Secret US spaceplane is tracked down

A new top secret spaceplane has been located and tracked by amateur skywatchers as it begins its surveillance mission for the Pentagon. The unmanned mini-shuttle, called X-37B, was launched by the US Air Force on April 22 from Cape Canaveral, Florida.

secret spaceplane
An early artist's illustration of the X-37b

Built by Boeing and hidden within an Atlas V rocket, it had taken a decade to develop. It was said to combine the agility of an airplane with the speed of a spacecraft.

Nothing was revealed about the spaceplane’s purpose or flightpath. But just a month after its launch, it has been found and photographed, Spaceweather.com reports today.

The observations show that X-37B is in a low orbit that can carry it over the world’s major flashpoints including Iran, Pakistan and North Korea.

The spaceplane was spotted independently, moving like a bright star, by amateur satellite watchers Greg Roberts of Cape Town, South Africa, and Kevin Fetter of Brockville, Canada, on May 20. Their measurements allowed another enthusiast, Ted Molczan, of Toronto to calculate the craft’s actual orbit.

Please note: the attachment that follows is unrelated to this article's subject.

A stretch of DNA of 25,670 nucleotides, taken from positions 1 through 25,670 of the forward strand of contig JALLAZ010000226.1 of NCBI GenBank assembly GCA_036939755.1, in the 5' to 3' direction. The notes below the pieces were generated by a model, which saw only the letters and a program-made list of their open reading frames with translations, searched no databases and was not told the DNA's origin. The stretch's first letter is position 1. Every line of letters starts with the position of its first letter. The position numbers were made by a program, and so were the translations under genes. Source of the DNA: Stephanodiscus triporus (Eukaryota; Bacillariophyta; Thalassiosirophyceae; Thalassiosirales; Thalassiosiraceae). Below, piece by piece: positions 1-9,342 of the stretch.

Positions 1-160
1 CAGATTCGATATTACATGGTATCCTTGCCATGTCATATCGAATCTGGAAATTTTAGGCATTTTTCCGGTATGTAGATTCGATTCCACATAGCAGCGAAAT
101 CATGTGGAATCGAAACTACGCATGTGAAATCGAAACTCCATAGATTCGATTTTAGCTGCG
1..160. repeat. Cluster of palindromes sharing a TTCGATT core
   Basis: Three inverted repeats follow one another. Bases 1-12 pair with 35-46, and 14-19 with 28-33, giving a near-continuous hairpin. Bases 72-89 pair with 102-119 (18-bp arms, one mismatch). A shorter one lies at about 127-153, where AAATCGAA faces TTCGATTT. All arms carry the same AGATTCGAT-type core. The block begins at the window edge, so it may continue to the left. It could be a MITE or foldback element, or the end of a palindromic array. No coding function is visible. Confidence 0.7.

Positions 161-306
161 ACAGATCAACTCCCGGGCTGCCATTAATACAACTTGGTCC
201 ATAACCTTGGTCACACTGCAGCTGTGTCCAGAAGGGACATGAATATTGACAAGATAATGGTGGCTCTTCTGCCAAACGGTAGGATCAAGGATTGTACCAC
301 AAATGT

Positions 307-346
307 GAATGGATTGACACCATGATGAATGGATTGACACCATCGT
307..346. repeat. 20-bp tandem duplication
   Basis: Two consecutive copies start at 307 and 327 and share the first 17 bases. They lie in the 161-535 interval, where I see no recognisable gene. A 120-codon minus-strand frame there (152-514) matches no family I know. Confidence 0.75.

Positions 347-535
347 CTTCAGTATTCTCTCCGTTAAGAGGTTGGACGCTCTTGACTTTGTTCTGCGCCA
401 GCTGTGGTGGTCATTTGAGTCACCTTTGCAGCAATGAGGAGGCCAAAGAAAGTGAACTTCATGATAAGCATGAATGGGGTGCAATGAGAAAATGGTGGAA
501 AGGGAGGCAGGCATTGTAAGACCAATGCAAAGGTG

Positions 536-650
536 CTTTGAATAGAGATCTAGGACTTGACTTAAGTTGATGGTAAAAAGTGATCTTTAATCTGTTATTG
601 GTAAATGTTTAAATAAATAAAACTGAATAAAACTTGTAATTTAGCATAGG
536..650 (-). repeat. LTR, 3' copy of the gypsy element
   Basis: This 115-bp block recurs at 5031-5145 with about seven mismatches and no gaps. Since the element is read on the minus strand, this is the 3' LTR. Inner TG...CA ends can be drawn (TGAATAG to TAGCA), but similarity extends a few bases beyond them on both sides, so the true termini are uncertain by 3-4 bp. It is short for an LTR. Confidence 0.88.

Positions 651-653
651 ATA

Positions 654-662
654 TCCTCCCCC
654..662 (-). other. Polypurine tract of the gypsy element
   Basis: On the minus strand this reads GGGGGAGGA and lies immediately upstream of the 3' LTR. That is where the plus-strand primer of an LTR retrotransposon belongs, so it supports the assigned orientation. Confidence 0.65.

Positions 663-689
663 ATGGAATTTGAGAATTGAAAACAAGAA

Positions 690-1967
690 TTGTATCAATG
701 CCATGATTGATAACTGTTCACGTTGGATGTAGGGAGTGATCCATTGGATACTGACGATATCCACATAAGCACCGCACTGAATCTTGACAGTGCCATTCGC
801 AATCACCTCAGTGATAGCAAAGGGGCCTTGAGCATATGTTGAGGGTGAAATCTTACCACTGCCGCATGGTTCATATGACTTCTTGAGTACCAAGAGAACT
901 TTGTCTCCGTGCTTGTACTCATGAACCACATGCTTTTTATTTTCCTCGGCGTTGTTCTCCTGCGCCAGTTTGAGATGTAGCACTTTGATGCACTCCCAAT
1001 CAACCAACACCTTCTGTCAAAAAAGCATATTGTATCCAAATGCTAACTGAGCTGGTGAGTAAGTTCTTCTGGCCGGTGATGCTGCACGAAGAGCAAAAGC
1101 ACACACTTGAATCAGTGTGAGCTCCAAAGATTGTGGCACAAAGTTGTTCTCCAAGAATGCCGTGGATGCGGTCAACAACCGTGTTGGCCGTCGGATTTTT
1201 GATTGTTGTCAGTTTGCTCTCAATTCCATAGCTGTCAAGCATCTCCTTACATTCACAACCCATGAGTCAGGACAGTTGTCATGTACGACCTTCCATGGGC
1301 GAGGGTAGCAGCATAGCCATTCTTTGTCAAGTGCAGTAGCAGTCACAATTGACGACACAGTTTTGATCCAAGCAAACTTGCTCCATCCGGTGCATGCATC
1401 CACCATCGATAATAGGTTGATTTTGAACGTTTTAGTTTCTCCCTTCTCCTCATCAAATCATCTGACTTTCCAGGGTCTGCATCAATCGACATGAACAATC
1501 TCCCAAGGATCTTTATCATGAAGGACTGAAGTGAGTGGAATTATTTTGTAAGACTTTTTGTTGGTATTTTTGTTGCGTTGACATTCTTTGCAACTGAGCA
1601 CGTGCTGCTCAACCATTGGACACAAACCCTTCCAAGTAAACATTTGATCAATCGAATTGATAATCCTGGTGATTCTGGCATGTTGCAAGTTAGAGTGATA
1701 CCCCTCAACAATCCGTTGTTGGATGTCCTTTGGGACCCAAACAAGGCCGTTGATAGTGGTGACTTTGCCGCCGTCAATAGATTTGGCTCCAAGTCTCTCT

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From that data, Kevin Fetter was able to find the X-37B again the following night and photograph it flying against the starry background.

Others have pictured it too. The sightings show that the spaceplane only flies as far north as 40 degrees latitude. And now that the cat is out of the bag, you can get predictions for viewing X-37B yourself at Heavens Above.

There are rumours that the craft would be capable of carrying bombs as a space weapon but these are said to have been denied by officials. Instead experts believe it is testing testing new spy satellite technology.

In January 2008, an amateur astronomer in the UK took the first photo of a secret US spy satellite as it began tumbling to Earth in a faulty orbit.

• Discover space for yourself and do fun science with a telescope. Here is Skymania’s advice on how to choose a telescope. We also have a guide to the different types of telescope available.

©PAUL SUTHERLAND, Skymania.com
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By Paul Sutherland

Paul Sutherland has been a professional journalist for nearly 40 years. He writes regularly for science magazines including BBC Sky at Night magazine, BBC Focus, Astronomy Now and Popular Astronomy, plus he has authored three books on astronomy and contributed to others.

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